As described in this article, HouseValues went through multiple evolutions of its media mix to get to where it is today resulting in a 10x reduction in cost per acquisition over the past five years. Over the past five years, it was critical to evolve the marketing team to react the new skills required. Five years ago, the HouseValues consumer marketing team was largely a buying organization where the core skill set was identifying media opportunities, negotiating with television stations, and monitoring execution. The Internet, the nationwide expansion of the HouseValues business, and introduction of multiple products (seller leads, buyer leads, mortgage leads, portal impressions) required an evolution and expansion of the skill sets on the team. See the below table for the evolution of the HouseValues Media Team:
Below are six characteristics that you should look to develop or recruit on your marketing team;
1) Strong Quant Skills: As your team is balancing multiple media – offline and online – strong quantitative skills are critical in terms of balancing the media mix and determining the effectiveness of your media buys. Historically, an individual attracted to media buying was not a naturally mathematically inclined. Today’s media buyers and media managers must be able to make the trade-offs between different media based on quantitative metrics and results. Trade-offs need to made on cost per acquisition versus volume of acquisition, local versus national media spend, brand exposure between pure direct response. Balancing all these demands can be challenging. Managers must be able to give media buyers clear direction and goals. Media buyers need to be able to analyze results and communicate to managers why they are choosing the media mix they have.
2) Balance: Advanced media teams have always had to purchase multiple media – maybe print, TV, radio and maybe outdoor display/billboards. The Internet has multiplied the number of places that a marketing team can advertise – search, banners, pop-unders, roll-overs, sponsorships, and more. Every media team needs to be cross-trained in negotiating, purchasing, and managing traditional media types as well as the new media, particularly search. I find most online advertising to be far simpler to implement and manage than the traditional media due to transparent pricing and limited creative options. A the same time, marketing teams that are able to efficiently use print, TV, and radio will do well since the actual implementation of the campaigns is a barrier to entry for competition.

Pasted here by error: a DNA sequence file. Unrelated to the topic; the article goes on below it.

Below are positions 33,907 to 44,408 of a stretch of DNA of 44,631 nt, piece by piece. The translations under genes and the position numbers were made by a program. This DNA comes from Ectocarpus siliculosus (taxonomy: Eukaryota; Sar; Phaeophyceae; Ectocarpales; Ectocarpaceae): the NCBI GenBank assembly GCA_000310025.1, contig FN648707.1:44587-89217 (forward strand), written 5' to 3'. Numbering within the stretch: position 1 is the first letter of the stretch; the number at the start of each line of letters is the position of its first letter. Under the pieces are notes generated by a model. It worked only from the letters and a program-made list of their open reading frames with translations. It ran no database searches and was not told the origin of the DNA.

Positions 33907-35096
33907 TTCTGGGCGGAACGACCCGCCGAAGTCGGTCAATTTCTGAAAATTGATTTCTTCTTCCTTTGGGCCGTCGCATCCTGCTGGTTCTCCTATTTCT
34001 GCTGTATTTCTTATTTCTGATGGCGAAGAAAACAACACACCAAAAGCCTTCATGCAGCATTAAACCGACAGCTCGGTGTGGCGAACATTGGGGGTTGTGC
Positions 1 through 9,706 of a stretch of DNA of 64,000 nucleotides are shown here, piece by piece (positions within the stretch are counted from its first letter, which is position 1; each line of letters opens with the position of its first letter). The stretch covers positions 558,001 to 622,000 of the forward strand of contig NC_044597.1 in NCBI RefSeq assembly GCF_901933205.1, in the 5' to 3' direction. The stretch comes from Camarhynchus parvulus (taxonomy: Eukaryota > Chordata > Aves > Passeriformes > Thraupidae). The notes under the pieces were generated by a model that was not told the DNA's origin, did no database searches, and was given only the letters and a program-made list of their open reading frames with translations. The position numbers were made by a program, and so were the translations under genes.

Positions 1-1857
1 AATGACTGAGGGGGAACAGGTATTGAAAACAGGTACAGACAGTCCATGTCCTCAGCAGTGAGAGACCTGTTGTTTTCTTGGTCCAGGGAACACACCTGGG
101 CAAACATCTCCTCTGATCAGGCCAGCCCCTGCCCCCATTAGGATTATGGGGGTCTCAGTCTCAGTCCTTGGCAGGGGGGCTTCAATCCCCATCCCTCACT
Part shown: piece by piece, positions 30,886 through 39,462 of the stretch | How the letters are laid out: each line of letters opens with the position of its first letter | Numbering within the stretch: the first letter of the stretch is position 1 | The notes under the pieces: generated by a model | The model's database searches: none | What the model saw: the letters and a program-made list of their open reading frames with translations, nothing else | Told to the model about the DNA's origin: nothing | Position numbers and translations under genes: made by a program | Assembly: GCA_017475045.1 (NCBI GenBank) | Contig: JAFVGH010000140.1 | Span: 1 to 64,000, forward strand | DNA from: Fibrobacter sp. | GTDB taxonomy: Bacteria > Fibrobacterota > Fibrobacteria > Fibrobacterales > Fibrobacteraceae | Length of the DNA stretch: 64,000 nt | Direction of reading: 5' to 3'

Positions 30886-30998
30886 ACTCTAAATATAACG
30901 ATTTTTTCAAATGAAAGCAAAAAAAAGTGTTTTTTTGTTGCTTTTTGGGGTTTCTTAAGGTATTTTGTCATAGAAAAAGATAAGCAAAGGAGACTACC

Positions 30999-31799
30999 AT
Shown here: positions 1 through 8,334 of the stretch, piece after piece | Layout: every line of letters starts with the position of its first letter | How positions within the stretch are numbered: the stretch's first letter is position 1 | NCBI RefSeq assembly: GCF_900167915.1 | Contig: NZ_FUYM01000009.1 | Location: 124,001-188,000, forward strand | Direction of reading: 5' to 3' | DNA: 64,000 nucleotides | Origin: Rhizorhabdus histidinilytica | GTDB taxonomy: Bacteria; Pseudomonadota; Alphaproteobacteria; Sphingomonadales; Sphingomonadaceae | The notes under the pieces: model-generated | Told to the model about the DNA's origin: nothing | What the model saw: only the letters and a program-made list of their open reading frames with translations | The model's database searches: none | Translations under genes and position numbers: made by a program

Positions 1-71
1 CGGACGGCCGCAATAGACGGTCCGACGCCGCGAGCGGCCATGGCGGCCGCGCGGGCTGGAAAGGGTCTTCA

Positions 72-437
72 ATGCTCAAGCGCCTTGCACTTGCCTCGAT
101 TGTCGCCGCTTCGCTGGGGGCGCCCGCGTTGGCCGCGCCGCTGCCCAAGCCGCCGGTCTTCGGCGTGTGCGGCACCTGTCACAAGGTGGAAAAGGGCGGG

3) Clear Communicators: With more media alternatives, it is critical for media managers and media buyers are able to clearly communicate WHY they have chosen to execute and test various campaigns and HOW those campaigns performed. Media managers and media buyers also must communicate potential threats and opportunities to senior management – threats include increased competition or increased pricing from publishers; opportunities include new media or reduced pricing opportunities as well as buyer power in publisher relationships.
4) Embracing Experimentation: The Internet has increased competition at every turn. Media need to consistently experiment with new media and new creative to keep pushing the boundaries of what is known. With every media business, costs increase to reach the marginal eyeball or consumer. Thus, it is important to consistently increase the reach of your message. Buyers must also embrace the “scientific method,” which we all learned in high school. Media buyers must test new media (channels, times, days, segments, behaviors) and new creative implementations while holding as many constants as possible. Then, test, measure, refine, and repeat.
5) Growth through Creative: The creative implementation matters a lot. Smart quantitative media buyers are very good at optimizing the buys. Buying smartly with the same creative implementations will get you only so far. Regularly testing and pushing your creative implementations is necessary for every media business. You can be surprised at the results.
6) Familiarity with Product Management: Search is becoming an important part of your media mix. A strong marketer will understand the implementation of good natural search / search engine optimization strategies as well as the dynamics of social networking. Though there are good consultants to help with search engine optimization and social media strategies, having a strong familiarity with search engine optimization and social media will help in identifying the right tactics to drive additional consumer awareness of your products.